The Power of Why & Commitment: Which way do you think?

Peter Docker|26/06/2015

If I came to you and suggested that we start a business about which I know very little, would need millions of dollars investment, delivering a product that no one has ever been able to successfully do before, it’s likely you would doubt my business sense.

And yet, that’s exactly what a South African-born entrepreneur decided to do. Twice. Simultaneously.  His name? Elon Musk.

Musk is developing the use of electric power through his Tesla car company and solar projects to remove the world’s dependency on fossil fuels. Oh, and at the same time his company SpaceX is planning a human colony on Mars.  Neither of these are trivial exercises and much of the technology involved has either had to be invented or still remains to be so.  However, there is no doubting his commitment.  This is Right-to-Left Thinking – or what we call Key Principle 2 – in action on a grand scale.

Right-to-Left Thinking is an approach that turns on its head the normal way we tackle problems.  Think of a horizontal line drawn on a sheet of paper with three points on it: on the left hand end is the Past, in the centre is the Present and on the right is the Future.  The usual approach when we face a challenge is to draw from our Past experience (the left), apply it in the Present, and get a likely or predictable outcome in the Future.  In terms of the line on the sheet of paper, this is what we would call left-to-right thinking.

This way of tackling problems works fine when you have past experience to draw on and you’re happy with just making incremental improvements based on what’s gone before.  It wouldn’t help Musk though to put a human on Mars, let alone a colony.  Neither would it help him make electric cars the norm and not just a novelty.  These challenges need a different approach.

Like President JF Kennedy did 54 years before him when declaring his commitment to put a man on the moon, what Musk has done is to stand in the future of the world he imagines and paint the picture so as others can share that vision.  We can all visualise people being on Mars while his Tesla cars are a tangible expression of what a future with electric vehicles could look like.  It’s the clarity of this picture – or Declared Outcome – combined with his commitment to achieving it that informs the actions he must take in the Present.  If we go back to our line on the sheet of paper, this is moving from the right (the Future) to the Present, giving us Right-to-Left Thinking.  The Past becomes less significant – and it certainly does not constrain Musk.  The fact that neither of these things has been achieved before is not a factor.  He’s sourcing himself from an entirely different place.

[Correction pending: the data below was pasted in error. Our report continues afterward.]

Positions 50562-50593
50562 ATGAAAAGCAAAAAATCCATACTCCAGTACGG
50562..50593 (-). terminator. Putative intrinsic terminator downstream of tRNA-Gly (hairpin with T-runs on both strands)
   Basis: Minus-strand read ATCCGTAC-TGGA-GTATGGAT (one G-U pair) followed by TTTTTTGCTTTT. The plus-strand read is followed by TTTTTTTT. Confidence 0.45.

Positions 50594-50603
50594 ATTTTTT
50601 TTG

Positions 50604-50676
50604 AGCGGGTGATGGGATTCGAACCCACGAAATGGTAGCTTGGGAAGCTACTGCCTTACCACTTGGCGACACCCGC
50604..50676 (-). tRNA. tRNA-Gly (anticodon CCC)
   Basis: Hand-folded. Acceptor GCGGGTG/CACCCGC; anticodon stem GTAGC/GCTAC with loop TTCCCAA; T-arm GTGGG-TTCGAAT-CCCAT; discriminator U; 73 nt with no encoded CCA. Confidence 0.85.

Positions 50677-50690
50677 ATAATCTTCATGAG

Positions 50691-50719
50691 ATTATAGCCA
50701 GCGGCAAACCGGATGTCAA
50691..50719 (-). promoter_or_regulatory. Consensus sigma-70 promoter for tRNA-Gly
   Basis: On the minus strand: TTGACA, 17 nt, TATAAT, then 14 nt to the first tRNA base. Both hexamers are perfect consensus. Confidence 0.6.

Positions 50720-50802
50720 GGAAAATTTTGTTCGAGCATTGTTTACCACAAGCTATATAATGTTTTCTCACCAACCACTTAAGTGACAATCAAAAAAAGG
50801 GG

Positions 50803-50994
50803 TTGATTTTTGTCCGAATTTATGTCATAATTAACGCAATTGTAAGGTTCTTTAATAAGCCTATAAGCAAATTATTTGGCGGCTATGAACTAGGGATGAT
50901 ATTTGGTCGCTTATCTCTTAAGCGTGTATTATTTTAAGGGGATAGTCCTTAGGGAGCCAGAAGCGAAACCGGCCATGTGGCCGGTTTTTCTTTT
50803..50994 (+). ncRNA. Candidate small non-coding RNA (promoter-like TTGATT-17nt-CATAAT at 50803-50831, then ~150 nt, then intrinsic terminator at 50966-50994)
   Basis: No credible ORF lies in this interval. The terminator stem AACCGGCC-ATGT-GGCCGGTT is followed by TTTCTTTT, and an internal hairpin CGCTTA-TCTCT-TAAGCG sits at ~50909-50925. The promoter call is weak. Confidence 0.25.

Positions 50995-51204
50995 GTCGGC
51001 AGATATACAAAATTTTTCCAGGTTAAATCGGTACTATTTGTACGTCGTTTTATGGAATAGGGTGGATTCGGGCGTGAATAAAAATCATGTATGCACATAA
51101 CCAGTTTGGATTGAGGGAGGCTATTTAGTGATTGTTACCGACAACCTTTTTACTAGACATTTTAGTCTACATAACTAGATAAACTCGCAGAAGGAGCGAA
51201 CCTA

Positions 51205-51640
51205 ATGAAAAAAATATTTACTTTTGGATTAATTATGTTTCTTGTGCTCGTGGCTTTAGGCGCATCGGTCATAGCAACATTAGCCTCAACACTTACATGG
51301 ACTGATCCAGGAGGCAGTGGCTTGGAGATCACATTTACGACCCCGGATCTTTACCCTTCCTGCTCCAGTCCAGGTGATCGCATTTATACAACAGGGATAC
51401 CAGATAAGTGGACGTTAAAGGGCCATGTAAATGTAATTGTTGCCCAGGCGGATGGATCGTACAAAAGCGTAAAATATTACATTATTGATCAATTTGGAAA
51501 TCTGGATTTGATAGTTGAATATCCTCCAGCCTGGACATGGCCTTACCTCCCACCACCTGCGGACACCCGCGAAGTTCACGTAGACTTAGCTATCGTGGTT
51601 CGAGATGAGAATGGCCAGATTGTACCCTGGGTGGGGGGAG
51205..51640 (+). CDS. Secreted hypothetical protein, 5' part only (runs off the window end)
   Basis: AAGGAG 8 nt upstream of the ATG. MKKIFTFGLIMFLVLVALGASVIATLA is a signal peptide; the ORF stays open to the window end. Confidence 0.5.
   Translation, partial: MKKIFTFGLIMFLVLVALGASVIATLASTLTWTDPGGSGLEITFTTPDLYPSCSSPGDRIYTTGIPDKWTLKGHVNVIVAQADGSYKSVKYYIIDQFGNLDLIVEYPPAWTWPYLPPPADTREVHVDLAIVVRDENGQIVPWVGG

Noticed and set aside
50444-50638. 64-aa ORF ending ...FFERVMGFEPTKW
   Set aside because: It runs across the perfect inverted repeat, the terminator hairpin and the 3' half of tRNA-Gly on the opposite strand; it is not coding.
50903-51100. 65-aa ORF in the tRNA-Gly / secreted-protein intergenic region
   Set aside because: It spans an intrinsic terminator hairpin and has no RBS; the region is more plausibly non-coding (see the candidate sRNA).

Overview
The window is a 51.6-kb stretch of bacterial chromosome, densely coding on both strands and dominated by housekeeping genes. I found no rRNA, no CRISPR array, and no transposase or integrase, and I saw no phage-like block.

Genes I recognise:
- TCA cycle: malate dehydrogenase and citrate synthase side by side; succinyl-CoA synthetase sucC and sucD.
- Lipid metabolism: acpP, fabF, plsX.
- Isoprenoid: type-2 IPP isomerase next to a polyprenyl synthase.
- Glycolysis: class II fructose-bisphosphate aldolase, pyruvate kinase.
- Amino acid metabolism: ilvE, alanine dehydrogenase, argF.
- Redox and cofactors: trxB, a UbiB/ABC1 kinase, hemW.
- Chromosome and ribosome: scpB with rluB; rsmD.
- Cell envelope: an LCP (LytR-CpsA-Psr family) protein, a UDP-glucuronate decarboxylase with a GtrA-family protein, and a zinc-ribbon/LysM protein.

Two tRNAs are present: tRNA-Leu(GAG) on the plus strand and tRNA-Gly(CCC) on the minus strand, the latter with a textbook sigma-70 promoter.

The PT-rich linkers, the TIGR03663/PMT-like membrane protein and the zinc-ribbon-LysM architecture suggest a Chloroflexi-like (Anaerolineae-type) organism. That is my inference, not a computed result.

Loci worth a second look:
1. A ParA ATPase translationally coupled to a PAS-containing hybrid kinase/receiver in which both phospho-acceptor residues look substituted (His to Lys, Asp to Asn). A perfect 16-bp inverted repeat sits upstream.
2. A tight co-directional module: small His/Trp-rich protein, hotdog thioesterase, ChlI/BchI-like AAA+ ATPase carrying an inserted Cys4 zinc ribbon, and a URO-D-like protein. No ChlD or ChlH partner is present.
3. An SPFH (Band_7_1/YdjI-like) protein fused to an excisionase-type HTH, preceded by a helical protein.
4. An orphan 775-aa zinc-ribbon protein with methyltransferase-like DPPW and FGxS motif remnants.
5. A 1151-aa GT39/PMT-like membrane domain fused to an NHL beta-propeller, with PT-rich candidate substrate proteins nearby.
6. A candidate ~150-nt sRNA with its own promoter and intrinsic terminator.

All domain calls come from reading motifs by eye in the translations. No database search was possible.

The question is, what gives him this drive?  Quite simply, it’s his Why – his higher purpose or belief.

The reason that Musk does what he does is because he wants to create a sustainable future for the human race – one that is able to support generations to come.  He started by asking himself what would most affect the future of humanity, and sustainable energy together with space exploration came at the top of his list.  However, just being able to paint the picture of this future is not enough for Right-to-Left Thinking to work.  It needs absolute commitment to the outcome: it’s not a “We’ll give it our best shot,” it’s a “We’re doing this,” unshakable stand.  He is emotionally connected to the outcome – he has to be, since in many ways what he’s trying to do is not logical.  Once this commitment has been made, it then has to be declared for its true power to emerge.  And that’s precisely what Musk has done by telling the world and backing the projects with millions of dollars of his own money.  Any observer can easily get that he means what he says.

The wonderful thing about Right-to-Left Thinking is that if the commitment to the declared outcome is strong, then knowing how to get there is less important.  While Musk is an exceptionally intelligent individual, he does not know all the answers – and he doesn’t need to.  His passion and conviction in why he is doing what he is doing is tangible and he has no problem attracting those who believe what he believes. It is these people who will help him bring his vision into reality.  Take his SpaceX plans: Musk’s vision has already inspired the US government and NASA’s support, while there is no shortage of volunteers for the one-way trip to Mars.

Musk’s main task is to continue to hold the space where the solutions and magic can happen.  For now, he seems to be doing that rather well.

Are you inspired by your Why to create the world that you imagine or are you limited by what’s gone before? Knowing your Why as a company or an individual gives you access to the true power of Right-to-Left Thinking. When held within a framework of commitment – a true conviction – it transforms possibility into reality.


Peter Docker

Speaker, Teacher, Navigator

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